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W. Garrett Horder, comp. The Poets’ Bible: New Testament. 1895.

The Angels at the Sepulchre

Thomas Toke Lynch (1818–1871)

THE GLORY of God from the way of the East

Shines into the sepulchre, slumber has ceased;

The stone, like a cloud, has moved lightly away,

And on it there sits a strong angel of day.

Seize and bind him, ye soldiers,—he sits on the stone:

Not before him a bar, but beneath him a throne;

Bedazzled and smit with his terrible light,

They tremble, they fly, and they fall in their flight.

O, ring, bells of heaven; ye throngs of the blest,

Again hallelujahs may swell from your breast;

Let surges of music, like summer seas bright,

Re-ëcho and roll through the heavenly height.

They hated and sent Him in darkness to dwell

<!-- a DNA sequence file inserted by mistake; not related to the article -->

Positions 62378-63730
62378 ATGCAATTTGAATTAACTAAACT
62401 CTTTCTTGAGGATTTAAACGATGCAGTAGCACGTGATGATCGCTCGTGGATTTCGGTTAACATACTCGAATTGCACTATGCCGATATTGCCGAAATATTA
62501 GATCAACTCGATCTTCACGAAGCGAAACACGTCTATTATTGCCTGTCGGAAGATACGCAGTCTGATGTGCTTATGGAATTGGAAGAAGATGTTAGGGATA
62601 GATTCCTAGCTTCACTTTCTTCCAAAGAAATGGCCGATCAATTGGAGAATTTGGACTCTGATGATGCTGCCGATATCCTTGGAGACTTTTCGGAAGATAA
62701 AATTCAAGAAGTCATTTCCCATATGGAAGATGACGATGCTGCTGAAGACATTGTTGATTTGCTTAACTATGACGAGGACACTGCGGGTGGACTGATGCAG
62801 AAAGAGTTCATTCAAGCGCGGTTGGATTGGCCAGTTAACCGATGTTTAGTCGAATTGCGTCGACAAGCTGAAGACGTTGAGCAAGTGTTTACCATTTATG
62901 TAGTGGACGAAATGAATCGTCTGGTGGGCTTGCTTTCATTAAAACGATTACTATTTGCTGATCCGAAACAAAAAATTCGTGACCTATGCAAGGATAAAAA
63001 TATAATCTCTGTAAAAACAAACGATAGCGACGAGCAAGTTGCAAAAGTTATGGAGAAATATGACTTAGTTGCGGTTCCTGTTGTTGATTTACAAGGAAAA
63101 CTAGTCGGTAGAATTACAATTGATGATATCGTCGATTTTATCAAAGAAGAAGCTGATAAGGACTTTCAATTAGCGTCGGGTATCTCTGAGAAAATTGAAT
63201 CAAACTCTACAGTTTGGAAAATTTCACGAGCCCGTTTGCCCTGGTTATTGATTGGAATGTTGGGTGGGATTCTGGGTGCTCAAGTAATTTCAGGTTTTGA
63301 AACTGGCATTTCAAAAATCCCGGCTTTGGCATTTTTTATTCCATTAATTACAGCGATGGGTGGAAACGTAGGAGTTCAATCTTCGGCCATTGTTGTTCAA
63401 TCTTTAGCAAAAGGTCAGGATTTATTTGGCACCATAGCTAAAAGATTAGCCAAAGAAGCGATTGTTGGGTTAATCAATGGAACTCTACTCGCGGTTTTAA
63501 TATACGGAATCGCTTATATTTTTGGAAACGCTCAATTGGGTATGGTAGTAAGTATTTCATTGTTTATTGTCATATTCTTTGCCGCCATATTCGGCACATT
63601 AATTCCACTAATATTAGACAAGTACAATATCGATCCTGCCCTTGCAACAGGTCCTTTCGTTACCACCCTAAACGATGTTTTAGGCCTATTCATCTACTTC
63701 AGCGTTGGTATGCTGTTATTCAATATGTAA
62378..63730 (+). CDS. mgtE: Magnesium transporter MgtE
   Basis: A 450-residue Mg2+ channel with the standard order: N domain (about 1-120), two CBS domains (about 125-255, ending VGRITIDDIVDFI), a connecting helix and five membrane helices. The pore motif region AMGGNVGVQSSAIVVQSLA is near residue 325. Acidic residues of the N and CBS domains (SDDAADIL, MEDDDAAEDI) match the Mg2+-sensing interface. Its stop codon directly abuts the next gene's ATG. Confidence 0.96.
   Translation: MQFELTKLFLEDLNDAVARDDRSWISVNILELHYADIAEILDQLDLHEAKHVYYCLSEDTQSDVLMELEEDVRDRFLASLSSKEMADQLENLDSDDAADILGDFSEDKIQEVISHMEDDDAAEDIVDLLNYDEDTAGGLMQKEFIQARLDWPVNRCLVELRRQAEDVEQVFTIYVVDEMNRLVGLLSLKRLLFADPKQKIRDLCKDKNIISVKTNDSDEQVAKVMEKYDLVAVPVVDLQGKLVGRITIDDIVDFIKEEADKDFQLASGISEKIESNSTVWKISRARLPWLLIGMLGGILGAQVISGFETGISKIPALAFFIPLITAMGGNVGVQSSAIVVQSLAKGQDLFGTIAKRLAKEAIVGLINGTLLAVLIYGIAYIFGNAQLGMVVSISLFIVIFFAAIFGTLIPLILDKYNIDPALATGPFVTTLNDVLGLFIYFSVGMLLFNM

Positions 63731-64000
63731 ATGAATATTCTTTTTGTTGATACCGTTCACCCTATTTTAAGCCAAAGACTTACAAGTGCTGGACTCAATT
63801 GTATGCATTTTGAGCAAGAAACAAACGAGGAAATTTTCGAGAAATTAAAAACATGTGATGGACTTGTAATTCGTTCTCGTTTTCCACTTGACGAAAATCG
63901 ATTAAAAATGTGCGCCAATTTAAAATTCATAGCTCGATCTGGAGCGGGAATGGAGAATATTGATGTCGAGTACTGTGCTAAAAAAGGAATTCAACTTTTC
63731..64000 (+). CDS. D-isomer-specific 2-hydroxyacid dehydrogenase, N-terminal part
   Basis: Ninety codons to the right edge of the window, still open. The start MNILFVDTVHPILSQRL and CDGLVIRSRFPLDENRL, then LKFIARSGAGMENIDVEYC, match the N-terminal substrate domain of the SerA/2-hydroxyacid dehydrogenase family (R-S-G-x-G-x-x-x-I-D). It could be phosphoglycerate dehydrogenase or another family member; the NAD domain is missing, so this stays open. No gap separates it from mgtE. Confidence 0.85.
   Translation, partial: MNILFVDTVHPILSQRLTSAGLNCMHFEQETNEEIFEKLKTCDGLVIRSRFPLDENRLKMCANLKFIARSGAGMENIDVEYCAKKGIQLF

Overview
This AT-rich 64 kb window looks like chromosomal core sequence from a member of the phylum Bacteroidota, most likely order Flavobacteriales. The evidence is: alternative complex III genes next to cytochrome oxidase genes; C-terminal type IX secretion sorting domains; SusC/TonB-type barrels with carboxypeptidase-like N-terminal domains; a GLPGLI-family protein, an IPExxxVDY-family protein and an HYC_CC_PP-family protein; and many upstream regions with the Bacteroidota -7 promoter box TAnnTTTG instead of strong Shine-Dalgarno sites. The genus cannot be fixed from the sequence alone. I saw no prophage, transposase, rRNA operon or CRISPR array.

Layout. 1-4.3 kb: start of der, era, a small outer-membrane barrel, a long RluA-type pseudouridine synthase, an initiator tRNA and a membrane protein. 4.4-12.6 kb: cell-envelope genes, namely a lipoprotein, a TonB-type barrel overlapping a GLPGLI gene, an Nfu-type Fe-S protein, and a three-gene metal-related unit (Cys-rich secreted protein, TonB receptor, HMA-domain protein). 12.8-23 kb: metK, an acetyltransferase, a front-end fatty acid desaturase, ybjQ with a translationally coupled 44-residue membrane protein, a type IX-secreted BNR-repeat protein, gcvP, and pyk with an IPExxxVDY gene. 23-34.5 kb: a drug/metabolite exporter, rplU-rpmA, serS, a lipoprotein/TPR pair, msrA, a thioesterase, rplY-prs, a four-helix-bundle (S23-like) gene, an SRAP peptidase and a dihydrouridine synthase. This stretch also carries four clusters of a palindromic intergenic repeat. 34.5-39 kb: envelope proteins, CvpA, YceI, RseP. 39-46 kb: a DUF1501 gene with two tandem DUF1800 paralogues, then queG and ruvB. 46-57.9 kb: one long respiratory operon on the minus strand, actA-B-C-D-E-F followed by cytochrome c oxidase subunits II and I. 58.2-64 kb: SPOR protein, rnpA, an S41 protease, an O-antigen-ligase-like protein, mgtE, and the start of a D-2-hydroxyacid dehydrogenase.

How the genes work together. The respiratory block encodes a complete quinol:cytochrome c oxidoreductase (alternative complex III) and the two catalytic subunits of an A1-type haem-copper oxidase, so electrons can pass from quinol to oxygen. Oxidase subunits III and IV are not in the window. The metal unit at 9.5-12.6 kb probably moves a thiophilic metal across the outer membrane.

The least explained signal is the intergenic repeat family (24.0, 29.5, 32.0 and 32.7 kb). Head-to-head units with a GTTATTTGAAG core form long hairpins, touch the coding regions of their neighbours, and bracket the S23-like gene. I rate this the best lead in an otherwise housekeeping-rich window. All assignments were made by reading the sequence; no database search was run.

Beneath the great mountains and billows of hell;

But He lighted the caverns of ancient despair,

And with a new chain bound the fiend in his lair.

He’s at liberty set who so sorely was bruised;

He triumphs to-day whom the people refused:

Of all that have loved Him he’ll comfort the soul,

Now his own wounded heart is for ever made whole.

And, O, ye kind angels, who grieved for your song,

Sing anew, for the right has prevailed o’er the wrong;

The best of good-will shines through hatred and pain

And glory and peace have arisen to reign.